We, the writers, are sure that you, the readers, do not need a special invitation or inspiration to read, to lose yourself into a book. As a reader, you are certainly aware of the importance of reading throughout your life. If you’ve been bewitched a long time ago or not, if you’ve known times abundant in glorious novels or battled with dry spells, you surely felt that reading will always remain a defining part of your life.
For writers, however, reading is an absolute necessary, a sine qua non condition of the very life of an author. For the invaluable influence that great writers have on our subconscious mind; for the steady flow of ideas that fill the well we only glance into, on a moon-less night; for the dull technique… writers read.
And not only…
I believe that all visual arts are, to some extent, influenced by literature, thus complementing one other. Architecture or a painting can be the perfect backdrop for poetry or a literary work whose author, in return, was influenced by a work of art.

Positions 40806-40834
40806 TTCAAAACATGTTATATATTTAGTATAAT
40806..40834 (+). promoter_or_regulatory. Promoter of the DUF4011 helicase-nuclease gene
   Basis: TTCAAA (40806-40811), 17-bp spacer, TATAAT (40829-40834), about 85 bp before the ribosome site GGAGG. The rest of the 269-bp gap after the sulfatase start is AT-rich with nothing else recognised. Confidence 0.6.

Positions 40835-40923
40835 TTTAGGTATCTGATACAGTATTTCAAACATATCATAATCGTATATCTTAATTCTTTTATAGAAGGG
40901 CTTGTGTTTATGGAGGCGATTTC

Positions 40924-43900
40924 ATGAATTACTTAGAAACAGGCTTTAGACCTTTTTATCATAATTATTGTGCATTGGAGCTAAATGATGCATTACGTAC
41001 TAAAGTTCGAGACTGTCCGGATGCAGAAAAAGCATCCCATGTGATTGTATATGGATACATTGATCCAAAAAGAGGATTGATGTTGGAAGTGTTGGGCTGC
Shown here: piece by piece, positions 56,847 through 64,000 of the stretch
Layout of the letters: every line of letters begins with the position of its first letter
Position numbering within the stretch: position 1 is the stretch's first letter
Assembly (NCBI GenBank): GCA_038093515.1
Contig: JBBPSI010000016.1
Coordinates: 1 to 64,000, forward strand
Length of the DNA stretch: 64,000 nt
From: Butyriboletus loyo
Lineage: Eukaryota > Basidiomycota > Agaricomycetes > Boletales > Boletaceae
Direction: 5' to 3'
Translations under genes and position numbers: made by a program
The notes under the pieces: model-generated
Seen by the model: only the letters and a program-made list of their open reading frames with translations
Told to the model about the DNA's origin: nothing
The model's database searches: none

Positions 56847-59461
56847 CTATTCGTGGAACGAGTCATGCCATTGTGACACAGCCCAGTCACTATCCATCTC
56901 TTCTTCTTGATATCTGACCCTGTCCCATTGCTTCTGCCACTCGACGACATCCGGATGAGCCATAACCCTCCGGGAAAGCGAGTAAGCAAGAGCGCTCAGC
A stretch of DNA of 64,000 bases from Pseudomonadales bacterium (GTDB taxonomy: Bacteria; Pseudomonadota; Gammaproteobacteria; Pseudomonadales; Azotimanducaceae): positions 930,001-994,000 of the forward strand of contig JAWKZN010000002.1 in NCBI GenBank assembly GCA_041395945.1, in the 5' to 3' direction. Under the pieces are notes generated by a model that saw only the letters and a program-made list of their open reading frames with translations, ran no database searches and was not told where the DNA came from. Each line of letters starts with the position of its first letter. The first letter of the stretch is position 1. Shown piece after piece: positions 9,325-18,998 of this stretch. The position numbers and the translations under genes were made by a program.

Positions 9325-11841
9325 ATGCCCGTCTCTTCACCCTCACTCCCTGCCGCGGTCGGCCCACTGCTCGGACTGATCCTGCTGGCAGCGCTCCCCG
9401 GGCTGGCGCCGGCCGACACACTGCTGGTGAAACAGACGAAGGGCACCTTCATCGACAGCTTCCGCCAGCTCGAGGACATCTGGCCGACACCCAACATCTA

Below I have gathered, for readers everywhere, a series of quotes about the essential act of reading. Some you will recognize for sure; some I hope will become your favorites. Others, I hope, you will return to again and again, like I do.
‘When I have a little money, I buy books; and if I have any left, I buy food and clothes.’ Erasmus of Rotterdam
‘It is a great thing to start life with a small number of really good books which are your very own.’ – Arthur Conan Doyle
‘The reading of all good books is like conversation with the finest (people) of the past centuries.’ – Descartes
‘There is no Frigate like a Book To take us Lands away.’ – Emily Dickinson
‘Reading is the sole means by which we slip, involuntarily, often helplessly, into another’s skin, another’s voice, another’s soul.’ Joyce Carol Oates
‘You should never just read for ‘enjoyment.’ Read to make yourself smarter! Less judgmental. More apt to understand your friends’ insane behavior; or better yet, your own. Pick ‘hard books.’ Ones you have to concentrate on while reading. And for God’s sake, don’t let me ever hear you say, ‘I can’t read fiction. I only have time for the truth.’ Fiction is the truth.’ John Waters